In late 2010, the federal government extended the federal estate tax, with higher exemptions, through 2012. Although the gift and estate tax exemptions are now both at $5.12 million for 2012, that doesn’t mean you can ignore your estate plan. Now is the time to ensure that your wealth transfer plan operates like it should, considering both tax and non-tax factors.
Changes in your family situation, the types and values of your assets, and the gift and estate tax laws should prompt you to adjust your wealth transfer plan so that it achieves your goals and objectives.
Do you have a current estate plan? If you signed your will and other estate planning documents many years ago, or have no documents at all, you risk not having your wealth transfer as you would like. It is important to have documents that express your current wishes and are flexible enough to adjust with changes in estate tax laws.
Do you have a current wealth transfer plan? The 2010 Tax Act raised the lifetime gift tax exemption—which is the amount that you can give without incurring gift tax —above and beyond the $13,000 annual gift exclusion. The gift tax exemption currently is $5.12 million.
If Congress doesn’t act, the exemption will drop to $1 million, plus inflation indexing, in 2013. Although tax is only one factor in your wealth transfer plan, you should consider making significant gifts in 2012 to take advantage of the $5.12 million gift tax exemption to reduce your estate taxes.
There are many ways to take advantage of the gift tax exemption—outright gifts, gifts in trust, or trusts that include a spouse as a beneficiary, just to name a few. Many of the strategies include leverage so you make the most out of your gift tax exemption.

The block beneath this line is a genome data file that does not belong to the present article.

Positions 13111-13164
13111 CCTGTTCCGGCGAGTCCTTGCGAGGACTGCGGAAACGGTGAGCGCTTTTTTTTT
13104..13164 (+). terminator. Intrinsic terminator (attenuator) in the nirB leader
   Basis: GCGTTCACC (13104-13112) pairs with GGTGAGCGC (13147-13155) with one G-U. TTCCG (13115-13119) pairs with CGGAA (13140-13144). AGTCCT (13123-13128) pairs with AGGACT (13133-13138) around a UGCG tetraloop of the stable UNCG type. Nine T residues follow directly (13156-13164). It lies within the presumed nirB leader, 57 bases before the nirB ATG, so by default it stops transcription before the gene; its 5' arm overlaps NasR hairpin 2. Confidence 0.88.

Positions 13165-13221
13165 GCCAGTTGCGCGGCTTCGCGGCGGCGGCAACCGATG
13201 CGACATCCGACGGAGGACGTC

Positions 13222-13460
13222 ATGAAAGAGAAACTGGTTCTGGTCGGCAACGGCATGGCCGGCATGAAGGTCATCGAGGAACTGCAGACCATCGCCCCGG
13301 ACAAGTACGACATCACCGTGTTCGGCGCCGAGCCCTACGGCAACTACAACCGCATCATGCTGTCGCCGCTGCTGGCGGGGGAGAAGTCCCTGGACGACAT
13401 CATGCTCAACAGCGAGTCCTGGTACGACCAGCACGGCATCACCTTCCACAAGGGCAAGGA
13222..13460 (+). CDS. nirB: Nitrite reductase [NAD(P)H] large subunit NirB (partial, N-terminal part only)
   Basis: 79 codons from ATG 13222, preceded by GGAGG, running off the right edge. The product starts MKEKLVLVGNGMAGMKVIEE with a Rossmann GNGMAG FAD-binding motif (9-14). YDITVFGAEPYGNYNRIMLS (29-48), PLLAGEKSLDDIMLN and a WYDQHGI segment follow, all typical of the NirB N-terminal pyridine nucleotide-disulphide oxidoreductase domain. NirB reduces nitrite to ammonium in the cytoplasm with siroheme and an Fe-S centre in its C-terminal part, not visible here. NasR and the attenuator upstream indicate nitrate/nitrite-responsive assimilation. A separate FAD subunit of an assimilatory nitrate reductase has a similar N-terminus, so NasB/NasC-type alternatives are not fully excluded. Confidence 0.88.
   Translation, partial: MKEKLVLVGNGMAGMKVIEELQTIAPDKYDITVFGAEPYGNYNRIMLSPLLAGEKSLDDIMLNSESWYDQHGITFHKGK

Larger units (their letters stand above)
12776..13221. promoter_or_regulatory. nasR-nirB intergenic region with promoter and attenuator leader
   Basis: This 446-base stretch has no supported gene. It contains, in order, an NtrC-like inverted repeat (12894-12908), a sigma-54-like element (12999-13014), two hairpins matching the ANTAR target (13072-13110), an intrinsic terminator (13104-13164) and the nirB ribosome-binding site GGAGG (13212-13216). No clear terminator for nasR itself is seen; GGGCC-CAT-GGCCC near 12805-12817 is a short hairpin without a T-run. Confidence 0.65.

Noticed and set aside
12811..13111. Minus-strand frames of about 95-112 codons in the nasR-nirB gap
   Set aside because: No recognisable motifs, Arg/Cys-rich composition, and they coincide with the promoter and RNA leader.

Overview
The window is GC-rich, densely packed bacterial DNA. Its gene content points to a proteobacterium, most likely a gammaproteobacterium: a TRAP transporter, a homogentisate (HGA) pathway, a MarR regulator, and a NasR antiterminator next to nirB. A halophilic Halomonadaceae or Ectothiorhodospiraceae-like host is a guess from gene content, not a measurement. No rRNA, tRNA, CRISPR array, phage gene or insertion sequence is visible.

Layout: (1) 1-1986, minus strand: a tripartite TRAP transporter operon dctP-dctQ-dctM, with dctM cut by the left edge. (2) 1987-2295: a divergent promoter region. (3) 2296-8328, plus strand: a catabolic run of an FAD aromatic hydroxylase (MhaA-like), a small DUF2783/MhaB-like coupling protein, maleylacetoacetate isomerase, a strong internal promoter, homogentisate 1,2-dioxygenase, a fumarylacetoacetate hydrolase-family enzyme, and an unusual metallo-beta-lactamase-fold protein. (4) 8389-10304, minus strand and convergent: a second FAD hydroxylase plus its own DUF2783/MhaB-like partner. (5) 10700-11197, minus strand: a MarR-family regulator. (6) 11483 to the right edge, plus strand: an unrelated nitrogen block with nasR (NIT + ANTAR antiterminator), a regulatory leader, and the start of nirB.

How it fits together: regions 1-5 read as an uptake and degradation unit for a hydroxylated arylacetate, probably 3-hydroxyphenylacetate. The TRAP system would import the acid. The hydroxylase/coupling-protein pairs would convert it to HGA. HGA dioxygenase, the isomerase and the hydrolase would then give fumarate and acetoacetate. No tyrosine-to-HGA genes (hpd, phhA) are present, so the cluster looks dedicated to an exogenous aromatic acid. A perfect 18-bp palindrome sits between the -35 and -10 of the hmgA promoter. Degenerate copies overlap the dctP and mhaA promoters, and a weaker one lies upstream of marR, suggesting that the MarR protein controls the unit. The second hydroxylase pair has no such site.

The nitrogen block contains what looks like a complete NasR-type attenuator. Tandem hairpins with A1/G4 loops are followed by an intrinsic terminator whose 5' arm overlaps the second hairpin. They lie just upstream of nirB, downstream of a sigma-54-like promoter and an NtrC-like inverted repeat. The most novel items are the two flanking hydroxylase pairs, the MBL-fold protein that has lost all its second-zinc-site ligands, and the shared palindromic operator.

You should not delay in creating a wealth transfer plan for two reasons. First, time is of the essence. This year is a prime opportunity to make a gift tax-free wealth transfer. Second, you never know when your executor will need to carry out your estate plan. Now is the time to develop a wealth transfer plan and enjoy peace of mind in knowing that your wishes will be carried out.
Review franchise agreement before making gifts
Before making gifts, auto dealers should review their franchise agreement for any manufacturer limitations on, or reporting requirements for, business ownership transfers. The franchise agreement might limit who you can transfer ownership interests to or require reporting of such transfers if they exceed a certain percentage interest in the business. Often, these restrictions don’t apply to transfers of interests in entities that own the real estate used by your dealership. Making gifts of interests in the real estate entity may benefit family members who are not directly involved in the business operations.
Take control of your wealth and maximize its future benefits by preparing now. For estate and trust planning advice built around your needs, contact Ron Altenburg at 920-996-1164, or your account director.
Ron Altenburg, CPA, shareholder, is a leader of Schenck Estate & Trust team. Ron’s extensive experience in public accounting includes research, planning and compliance work in gift, estate, and income tax.
Estate and trust matters are complex and everyone’s estate planning situation is unique. Members of Schenck’s Estate & Trust Team listen to you, work with your team of advisors, recommend strategies, and help you develop a plan that meets your goals and objectives.